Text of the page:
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News and Features Related to Diabetes

  1. 1 in 10 Heart Attack Patients May Have Diabetes

    By Robert Preidt HealthDay Reporter TUESDAY, June 3, 2014 (HealthDay News) -- As many as one in 10 Americans who has a heart attack may also have undiagnosed diabetes, a new study finds. "Diagnosing diabetes in patients who have had a heart attack is important because of the role diabetes plays in h

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  2. Diabetes Drug & Weight Loss in Obese Nondiabetics

    By Steven Reinberg HealthDay Reporter THURSDAY, May 29, 2014 (HealthDay News) -- A higher dose of the diabetes drug liraglutide (Victoza) may help obese people without the disease lose weight, a new study suggests. In this test of its effectiveness as a diet aid, people taking liraglutide for over a

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  3. Brain Changes & Type 1 Diabetes Diagnosis in Kids

    By Serena Gordon HealthDay Reporter FRIDAY, May 23, 2014 (HealthDay News) -- A serious complication of type 1 diabetes called diabetic ketoacidosis (DKA) can cause temporary changes to the brain matter of children newly diagnosed with the disease, researchers say. What's more, those changes may caus

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  4. Diabetes and Food: 5 Myths and Facts

    Eating well when you have diabetes can feel challenging, but the reason may not be what you think. It's not just about temptation or willpower. The real issue may be misinformation. You can make smart choices without giving up all your favorite foods. You just need to know the truth behind these com

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  5. Diabetes: 2 Large Meals Better Than 6 Small?

    May 16, 2014 -- Eating two large meals may be better than eating six small ones with the same amount of calories to control weight and blood sugar in people with type 2 diabetes. The results of the new study, conducted in the Czech Republic, have been published in Diabetologia, the journal of the Eu

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  6. This May Aid People With Diabetes After Heart Attack

    By Robert Preidt HealthDay Reporter TUESDAY, May 13, 2014 (HealthDay News) -- Intensive insulin therapy may boost survival in people with type 2 diabetes who've suffered a heart attack, a new study suggests. Swedish researchers tracked outcomes for up to 20 years for 620 people with diabetes who wer

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  7. Kids' Diabetes Rates Up Dramatically in 8 Years

    By Steven Reinberg HealthDay Reporter SATURDAY, May 3, 2014 (HealthDay News) -- Rates of diabetes in U.S. children have jumped sharply in just eight years, according to new research. The prevalence of type 1 diabetes increased 21 percent between 2001 and 2009. At the same time, rates of type 2 diabe

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  8. How to Lower Your Risk of Diabetes Complications

    Having diabetes doesn't automatically put you on the road to complications like heart disease, stroke, or kidney failure. A healthy lifestyle, along with insulin treatments, can keep your risk for these conditions low. "Complications are not inevitable," says Robert E. Ratner, MD, chief scientific a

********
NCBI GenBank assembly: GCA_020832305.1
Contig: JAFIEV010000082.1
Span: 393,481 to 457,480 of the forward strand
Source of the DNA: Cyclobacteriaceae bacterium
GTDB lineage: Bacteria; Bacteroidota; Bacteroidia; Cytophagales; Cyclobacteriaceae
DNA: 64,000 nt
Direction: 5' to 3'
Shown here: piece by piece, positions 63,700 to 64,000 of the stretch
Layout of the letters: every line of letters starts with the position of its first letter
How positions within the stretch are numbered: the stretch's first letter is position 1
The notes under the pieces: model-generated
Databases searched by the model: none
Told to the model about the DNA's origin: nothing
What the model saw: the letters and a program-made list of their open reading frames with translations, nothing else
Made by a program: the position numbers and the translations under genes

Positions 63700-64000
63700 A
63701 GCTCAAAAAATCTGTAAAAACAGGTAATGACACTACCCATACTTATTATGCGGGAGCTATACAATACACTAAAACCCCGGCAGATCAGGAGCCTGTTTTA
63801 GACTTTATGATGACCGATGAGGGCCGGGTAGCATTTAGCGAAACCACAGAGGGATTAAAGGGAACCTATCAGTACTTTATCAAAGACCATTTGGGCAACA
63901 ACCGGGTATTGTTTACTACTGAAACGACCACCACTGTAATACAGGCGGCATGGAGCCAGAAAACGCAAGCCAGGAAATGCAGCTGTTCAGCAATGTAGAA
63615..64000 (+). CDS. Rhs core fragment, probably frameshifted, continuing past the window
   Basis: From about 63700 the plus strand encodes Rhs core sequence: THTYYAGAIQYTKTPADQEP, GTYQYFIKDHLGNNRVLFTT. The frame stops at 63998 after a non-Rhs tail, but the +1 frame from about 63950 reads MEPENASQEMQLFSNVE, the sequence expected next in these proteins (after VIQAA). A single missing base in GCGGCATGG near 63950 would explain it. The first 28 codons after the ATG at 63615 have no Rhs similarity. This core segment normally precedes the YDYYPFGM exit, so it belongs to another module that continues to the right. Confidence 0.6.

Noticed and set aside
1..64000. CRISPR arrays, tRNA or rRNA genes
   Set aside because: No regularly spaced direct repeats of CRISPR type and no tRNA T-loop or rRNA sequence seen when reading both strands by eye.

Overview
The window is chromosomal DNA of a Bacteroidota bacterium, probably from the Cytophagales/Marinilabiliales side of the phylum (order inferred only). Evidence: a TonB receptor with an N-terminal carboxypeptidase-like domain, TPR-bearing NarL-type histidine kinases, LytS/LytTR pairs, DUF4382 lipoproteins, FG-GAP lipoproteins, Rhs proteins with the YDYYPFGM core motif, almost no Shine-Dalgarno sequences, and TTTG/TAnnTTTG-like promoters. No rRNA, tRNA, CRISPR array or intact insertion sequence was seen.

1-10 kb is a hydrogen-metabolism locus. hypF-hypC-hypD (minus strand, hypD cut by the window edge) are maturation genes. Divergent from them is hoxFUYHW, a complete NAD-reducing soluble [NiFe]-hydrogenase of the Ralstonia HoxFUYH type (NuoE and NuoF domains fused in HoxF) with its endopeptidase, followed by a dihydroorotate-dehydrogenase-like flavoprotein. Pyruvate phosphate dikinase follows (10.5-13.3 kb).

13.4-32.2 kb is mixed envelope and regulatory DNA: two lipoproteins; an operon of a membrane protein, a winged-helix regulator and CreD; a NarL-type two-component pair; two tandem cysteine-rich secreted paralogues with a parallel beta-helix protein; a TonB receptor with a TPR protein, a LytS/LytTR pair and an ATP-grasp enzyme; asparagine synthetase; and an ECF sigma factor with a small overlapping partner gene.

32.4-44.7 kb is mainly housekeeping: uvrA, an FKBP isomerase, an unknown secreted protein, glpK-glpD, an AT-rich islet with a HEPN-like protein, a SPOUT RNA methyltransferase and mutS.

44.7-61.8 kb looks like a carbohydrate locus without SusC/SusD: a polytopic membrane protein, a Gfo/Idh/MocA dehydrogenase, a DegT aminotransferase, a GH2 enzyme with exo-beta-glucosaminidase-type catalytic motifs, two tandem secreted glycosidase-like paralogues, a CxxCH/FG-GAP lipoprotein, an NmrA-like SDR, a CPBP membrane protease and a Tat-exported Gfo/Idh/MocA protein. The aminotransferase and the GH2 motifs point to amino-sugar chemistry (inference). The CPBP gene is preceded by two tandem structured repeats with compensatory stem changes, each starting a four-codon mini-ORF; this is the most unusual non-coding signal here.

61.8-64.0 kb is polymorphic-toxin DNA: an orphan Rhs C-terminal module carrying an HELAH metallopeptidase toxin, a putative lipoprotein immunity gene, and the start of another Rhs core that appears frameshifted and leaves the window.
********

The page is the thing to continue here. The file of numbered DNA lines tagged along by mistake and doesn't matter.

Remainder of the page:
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  9. GenStrip Blood Glucose Test Strips Recalled

    April 29, 2014 -- GenStrip Blood Glucose Test Strips are being recalled because they may report incorrect blood sugar levels, the U.S. Food and Drug Administration said Tuesday. The strips are made by Shasta Technologies LLC. During a recent inspection of the company, the FDA found numerous violatio

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  10. When One Insulin Shot Isn't Enough

    If you have diabetes and your doctor says you need more than one insulin shot a day, you may be worried about how that will affect your daily routine. But there are a few tips that can help make your new insulin schedule go more smoothly. When you're giving yourself multiple insulin shots a day, you

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If the level is below 70 or you are experiencing symptoms such as shaking, sweating or difficulty thinking, you will need to raise the number immediately. A quick solution is to eat a few pieces of hard candy or 1 tablespoon of sugar or honey. Recheck your numbers again in 15 minutes to see if the number has gone up. If not, repeat the steps above or call your doctor.

People who experience hypoglycemia several times in a week should call their health care provider. It's important to monitor your levels each day so you can make sure your numbers are within the range. If you are pregnant always consult with your health care provider.

Congratulations on taking steps to manage your health.

However, it's important to continue to track your numbers so that you can make lifestyle changes if needed. If you are pregnant always consult with your physician.

Your level is high if this reading was taken before eating. Aim for 70-130 before meals and less than 180 two hours after meals.

Even if your number is high, it's not too late for you to take control of your health and lower your blood sugar.

One of the first steps is to monitor your levels each day. If you are pregnant always consult with your physician.

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